St Peter's Grotto, Antioch, Turkey.  Cave church where St Peter offered Holy Mass.

637. Peter Celebrates the Eucharist in a Meeting of the First Christians.

Conclusion of the Work, that is: From Pentecost to the Assumption of the Blessed Virgin Mary. 1st episode (3-6-1944). Peter, no longer a coarse fisherman, in his new capacity of Pontiff.


3rd June 1944.

It is one of the very first meetings of Christians, in the days immediately after Pentecost.

The twelve apostles are once again twelve, because Matthias, already elected in the place of the traitor, is among them. And the fact that all twelve are there proves that they had not yet parted to go and evangelize, according to the order of the Master. So it must have been Pentecost only a short time ago, and the persecutions of the Sanhedrin against the servants of Jesus Christ have not yet begun. Because if they had begun, they would not celebrate with so much calm, and without taking any precautions, in a house even too well known to those of the Temple, that is in the house of the Supper room, and exactly in the room where the Last Supper was consumed, the Eucharist was instituted, and the true and total betrayal as well as the Redemption began.

The large room, however, has undergone a modification, necessary for its new function as a church, and required by the number of the believers. The large table is no longer near the wall of the little staircase, but it is near, or rather against the wall facing it, so that even those who cannot go into the Supper room, already crowded with people - in the Supper room, the first church of the Christian world - can see what is happening there, thronging the entrance corridor, near the little door, completely open, that admits to the room.

In the room there are men and women of all ages. In a group of women, near the large table, but in a corner, there is Mary, the Mother, surrounded by Martha and Mary of Lazarus, by Nike, Eliza, Mary of Alphaeus, Salome, Johanna of Chuza, in short, by many of the women disciples, both Jewish and not Jewish, whom Jesus had cured, comforted, evangelized, and who had become sheep of His fold. Among the men there are Nicodemus, Lazarus, Joseph of Arimathea, a large number of disciples, among whom there are Stephen, Hermas, the shepherds, Elisha the son of the leader of the synagogue of Engedi, and many more. There is also Longinus, not in his military uniform, but as if he were an ordinary citizen, with a long plain greyish tunic. Then many more, who have certainly entered the flock of Christ after Pentecost and the first evangelization of the Twelve.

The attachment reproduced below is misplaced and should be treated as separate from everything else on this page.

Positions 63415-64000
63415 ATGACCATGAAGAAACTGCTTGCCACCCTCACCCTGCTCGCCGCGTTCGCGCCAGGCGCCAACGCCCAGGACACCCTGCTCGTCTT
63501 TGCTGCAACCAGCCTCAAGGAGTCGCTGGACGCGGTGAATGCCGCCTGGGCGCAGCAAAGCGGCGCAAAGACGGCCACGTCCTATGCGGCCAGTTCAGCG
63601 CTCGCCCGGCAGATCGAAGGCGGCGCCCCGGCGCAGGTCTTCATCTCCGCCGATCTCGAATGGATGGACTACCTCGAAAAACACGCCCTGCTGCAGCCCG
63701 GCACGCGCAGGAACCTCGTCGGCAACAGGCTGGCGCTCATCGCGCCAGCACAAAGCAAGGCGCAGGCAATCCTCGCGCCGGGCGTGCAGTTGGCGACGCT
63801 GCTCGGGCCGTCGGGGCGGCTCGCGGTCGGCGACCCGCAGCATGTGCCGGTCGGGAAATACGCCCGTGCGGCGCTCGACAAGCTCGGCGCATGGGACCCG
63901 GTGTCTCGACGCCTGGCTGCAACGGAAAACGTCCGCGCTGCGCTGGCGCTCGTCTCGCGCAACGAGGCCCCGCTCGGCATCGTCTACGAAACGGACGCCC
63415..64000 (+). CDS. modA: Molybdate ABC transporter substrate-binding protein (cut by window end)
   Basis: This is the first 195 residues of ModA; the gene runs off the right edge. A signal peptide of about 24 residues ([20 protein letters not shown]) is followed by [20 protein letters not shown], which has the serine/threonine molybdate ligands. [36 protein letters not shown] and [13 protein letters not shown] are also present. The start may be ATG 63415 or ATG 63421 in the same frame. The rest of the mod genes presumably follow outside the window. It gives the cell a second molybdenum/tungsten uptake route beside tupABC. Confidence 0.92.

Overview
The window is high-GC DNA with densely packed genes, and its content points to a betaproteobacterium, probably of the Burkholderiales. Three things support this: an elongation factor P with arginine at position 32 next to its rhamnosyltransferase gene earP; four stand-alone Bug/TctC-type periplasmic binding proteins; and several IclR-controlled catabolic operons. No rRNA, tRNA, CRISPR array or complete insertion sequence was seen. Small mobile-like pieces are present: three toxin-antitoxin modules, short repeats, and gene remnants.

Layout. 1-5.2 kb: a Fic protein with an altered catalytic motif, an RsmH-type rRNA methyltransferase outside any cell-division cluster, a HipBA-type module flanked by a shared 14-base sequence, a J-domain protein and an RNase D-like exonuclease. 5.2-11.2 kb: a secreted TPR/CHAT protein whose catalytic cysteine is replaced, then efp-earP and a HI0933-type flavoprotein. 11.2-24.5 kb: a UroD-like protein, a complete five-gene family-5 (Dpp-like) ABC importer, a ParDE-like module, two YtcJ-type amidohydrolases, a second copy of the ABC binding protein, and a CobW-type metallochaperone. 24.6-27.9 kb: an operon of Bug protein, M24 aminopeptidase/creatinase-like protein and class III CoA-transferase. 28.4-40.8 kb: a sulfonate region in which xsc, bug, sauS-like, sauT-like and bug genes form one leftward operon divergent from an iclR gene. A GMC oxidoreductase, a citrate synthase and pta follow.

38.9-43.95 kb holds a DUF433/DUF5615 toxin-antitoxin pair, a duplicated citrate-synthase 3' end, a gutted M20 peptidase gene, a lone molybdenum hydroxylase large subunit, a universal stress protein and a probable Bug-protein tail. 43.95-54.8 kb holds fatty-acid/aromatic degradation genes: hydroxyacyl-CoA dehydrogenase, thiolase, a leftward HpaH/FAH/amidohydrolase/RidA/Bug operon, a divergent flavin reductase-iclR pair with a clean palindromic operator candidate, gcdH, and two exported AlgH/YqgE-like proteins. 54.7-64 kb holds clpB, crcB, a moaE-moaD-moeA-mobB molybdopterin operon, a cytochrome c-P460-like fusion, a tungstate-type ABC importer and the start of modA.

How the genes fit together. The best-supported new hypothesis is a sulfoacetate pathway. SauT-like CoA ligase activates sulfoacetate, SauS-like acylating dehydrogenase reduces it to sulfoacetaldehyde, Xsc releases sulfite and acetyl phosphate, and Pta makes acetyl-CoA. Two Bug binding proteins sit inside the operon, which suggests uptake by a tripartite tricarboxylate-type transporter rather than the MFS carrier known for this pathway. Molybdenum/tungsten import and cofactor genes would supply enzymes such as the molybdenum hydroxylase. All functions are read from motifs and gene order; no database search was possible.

Peter speaks also now, evangelizing and teaching the people present. He speaks once again of the Last Supper. Again, because from his words it is clear that he has already spoken of it.

He says:  I tell you once again  and he stresses these words very much  of this Supper in which, before being sacrificed by men, Jesus the Nazarene, as He was called, Jesus Christ, the Son of God and our Saviour, as He is to be called and believed with all our hearts and minds, because our salvation is in this faith, sacrificed Himself of His own free will, and out of excess of love, giving Himself in Food and Drink to men and saying to us, His servants and continuators: "Do this in memory of Me". And that is what we do. But, o men, as we, His witnesses, believe that in the Bread and in the Wine, offered and blessed, as He did, in His memory and out of obedience to His divine order, there is His Most Holy Body and His Most Holy Blood, that Body and that Blood that are of a God, of the Son of the Most High God, and that they have been crucified and shed for the sake and the lives of men, so you also, all of you, who have come to be part of the true, new, immortal Church, predicted by the Prophets and founded by the Christ, must believe it. Believe and bless the Lord Who to us - His crucifiers, if not materially, certainly morally and spiritually, because of our weakness in serving Him, because of our dullness in understanding Him, because of our cowardice in abandoning Him running away in His supreme hour, in our, no, in my personal betrayal of a man fearful and cowardly to the extent of disowning and denying Him and denying that I was His disciple, and more than that, the first among His servants (and large tears stream down Peter's face) shortly before the first hour, there, in the Court of the Temple - believe and bless, I was saying, the Lord, Who leaves this eternal sign of forgiveness to us. Believe and bless the Lord, Who allows those, who did not know Him when He was the Nazarene, to know Him now that He is the Word Incarnate reunited to His Father. Come and take it. He said: "He who eats My Flesh and drinks My Blood will have eternal Life". And we did not understand then (and Peter weeps again). We did not understand because we were slow in understanding. But now the Holy Spirit has brightened our intelligence, has fortified our faith, has infused charity into us, and we understand. And in the name of the Most High God, of the God of Abraham, of Jacob, of Moses, in the most high name of the God Who spoke to Isaiah, to Jeremiah, to Ezekiel, to Daniel and to the other Prophets, we swear to you that this is the truth and we beseech you to believe, so that you may have eternal Life.